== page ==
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A DANGEROUS BUT CONTROLLABLE PARASITE
Much is heard now about Colony Collapse Disorder and colony losses. In one manifestation a formerly strong colony suddenly decamps, often in winter, or at least the great majority of bees leave, with just the queen and a few workers remaining. Such a colony is probably destined to dwindle away despite the presence of larvae and ample food to raise the next generation had enough bees remained to properly tend the young. Normally, immediate robbing and invasion by pests would be common in such weak nests, but not in the reported cases of CCD. Such episodes of disappearing or dwindling colonies are not totally new; periods of significant colony losses have been reported at various times throughout modern beekeeping history. Unfortunately, the exact cause(s) remain undetermined. Several possible agents such as viruses, or a more lethal species of the nosema microsporidian have been identified, but whatever the truth it is accepted that a major contributor to bee ill-health is the varroa mite, either in combination with other elements, or alone. Varroa helps the transmission of viruses and other pathogens as it feeds on the bee.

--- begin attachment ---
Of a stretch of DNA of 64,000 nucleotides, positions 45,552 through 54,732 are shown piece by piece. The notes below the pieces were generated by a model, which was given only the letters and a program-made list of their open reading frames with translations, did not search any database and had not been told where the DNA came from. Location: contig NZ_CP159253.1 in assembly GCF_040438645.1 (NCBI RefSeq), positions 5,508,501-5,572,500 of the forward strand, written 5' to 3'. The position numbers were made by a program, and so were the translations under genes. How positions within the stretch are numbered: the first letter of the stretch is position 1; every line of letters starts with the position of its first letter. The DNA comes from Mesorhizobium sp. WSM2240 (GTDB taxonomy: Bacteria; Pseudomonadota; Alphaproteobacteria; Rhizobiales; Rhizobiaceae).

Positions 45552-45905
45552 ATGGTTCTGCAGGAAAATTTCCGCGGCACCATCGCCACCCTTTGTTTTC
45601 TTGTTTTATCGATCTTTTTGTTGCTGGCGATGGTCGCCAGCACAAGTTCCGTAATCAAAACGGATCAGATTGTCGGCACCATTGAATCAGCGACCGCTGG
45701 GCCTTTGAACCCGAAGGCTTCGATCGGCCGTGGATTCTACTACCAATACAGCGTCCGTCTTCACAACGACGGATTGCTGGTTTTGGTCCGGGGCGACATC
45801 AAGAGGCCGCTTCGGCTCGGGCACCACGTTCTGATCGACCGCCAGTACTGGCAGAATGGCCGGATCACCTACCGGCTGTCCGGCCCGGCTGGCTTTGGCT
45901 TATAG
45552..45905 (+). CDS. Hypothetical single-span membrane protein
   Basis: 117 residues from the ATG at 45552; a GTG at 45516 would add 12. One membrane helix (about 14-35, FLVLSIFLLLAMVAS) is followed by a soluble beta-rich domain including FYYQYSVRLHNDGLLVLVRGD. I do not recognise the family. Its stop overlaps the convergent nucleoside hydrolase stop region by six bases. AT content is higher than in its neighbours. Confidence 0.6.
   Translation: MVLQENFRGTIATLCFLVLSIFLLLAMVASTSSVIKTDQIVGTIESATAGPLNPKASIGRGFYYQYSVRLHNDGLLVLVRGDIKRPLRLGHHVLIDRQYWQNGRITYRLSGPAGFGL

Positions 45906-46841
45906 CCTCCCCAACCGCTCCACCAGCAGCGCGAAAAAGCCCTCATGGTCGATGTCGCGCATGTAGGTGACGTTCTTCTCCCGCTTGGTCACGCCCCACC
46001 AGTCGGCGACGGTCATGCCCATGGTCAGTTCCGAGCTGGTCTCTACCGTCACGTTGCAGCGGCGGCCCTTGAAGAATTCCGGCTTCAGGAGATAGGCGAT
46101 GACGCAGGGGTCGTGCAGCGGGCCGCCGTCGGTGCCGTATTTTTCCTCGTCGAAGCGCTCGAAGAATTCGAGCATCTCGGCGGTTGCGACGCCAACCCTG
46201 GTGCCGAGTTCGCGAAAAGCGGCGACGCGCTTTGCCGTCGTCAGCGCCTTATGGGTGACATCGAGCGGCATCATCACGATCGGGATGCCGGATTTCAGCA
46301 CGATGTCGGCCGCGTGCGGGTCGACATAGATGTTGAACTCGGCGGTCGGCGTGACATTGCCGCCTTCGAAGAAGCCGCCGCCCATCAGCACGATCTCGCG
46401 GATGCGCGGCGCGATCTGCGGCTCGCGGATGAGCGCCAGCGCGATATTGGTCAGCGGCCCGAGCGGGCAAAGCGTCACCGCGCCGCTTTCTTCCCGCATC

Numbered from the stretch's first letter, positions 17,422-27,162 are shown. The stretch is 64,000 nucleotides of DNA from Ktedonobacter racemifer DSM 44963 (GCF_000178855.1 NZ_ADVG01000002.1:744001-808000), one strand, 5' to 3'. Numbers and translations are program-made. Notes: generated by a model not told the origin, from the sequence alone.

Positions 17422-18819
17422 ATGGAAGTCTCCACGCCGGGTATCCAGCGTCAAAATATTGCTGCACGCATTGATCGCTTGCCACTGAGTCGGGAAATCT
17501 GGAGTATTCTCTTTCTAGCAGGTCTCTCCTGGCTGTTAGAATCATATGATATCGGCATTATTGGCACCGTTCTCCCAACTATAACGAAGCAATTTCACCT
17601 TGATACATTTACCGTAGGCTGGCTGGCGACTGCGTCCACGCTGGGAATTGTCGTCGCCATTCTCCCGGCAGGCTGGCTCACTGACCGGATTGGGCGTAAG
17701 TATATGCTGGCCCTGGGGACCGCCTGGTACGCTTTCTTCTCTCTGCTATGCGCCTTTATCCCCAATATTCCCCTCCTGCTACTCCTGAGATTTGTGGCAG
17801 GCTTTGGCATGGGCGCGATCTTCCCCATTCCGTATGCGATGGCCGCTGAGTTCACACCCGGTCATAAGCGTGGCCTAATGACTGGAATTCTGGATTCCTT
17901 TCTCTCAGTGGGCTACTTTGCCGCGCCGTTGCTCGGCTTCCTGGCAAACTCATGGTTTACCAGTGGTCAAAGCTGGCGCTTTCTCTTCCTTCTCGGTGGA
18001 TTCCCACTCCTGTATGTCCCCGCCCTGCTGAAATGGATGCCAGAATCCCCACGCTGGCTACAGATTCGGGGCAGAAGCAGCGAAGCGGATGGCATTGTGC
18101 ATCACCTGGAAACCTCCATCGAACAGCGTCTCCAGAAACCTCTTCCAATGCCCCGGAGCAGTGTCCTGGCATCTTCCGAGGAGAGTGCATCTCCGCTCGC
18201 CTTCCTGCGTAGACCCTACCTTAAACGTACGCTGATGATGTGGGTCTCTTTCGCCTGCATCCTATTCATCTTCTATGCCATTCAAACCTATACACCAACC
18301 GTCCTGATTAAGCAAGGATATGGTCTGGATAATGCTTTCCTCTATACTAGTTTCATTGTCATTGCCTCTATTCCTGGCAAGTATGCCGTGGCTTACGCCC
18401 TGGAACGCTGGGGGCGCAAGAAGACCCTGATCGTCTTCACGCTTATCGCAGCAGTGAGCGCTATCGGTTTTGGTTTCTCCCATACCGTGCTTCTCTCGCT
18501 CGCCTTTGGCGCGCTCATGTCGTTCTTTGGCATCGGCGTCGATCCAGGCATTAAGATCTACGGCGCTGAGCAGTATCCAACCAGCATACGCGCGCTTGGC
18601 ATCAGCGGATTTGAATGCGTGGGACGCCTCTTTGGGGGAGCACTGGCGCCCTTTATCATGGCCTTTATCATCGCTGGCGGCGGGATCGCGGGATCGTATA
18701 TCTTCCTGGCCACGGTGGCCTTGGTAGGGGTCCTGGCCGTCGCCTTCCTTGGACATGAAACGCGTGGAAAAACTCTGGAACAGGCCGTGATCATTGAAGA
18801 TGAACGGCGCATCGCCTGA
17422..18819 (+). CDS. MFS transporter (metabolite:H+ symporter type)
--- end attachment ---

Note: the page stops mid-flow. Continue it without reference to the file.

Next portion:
Varroa is now resistant to the approved pyrethroid treatments and so these should not be used as they are no longer effective and will not reduced varroa mite numbers within the colony.
Detection and Monitoring
The easiest way to detect varroa is by placing an insert on the floorboard, preferably below a mesh so that the bees cannot clear out the debris. The insert should be examined every few days. Dead mites can be seen with the naked eye or with the help of a magnifying glass, say of x5 magnification. For those uncertain of recognising the mite, ask an experienced colleague to look. Alternatively, the mites’ presence may be revealed by uncapping some sealed drone brood.
Resistance to Acaricide Treatment
Varroa mites are resistant to the two synthetic pyrethroid treatments used in Britain (trade names Apistan and Bayvarol). Neither of these products should be used . Apiguard, a thymol gel, and Apilife Var, a thymol and essential oil biscuit, are the only authorized treatment for varroa in the U.K. at present. However, with care, some organic acids may be used as “hive cleansers”. Whichever product is used, it is extremely important to follow the manufacturers’ instructions. Failure to do so may result in further resistance problems or contamination of honey.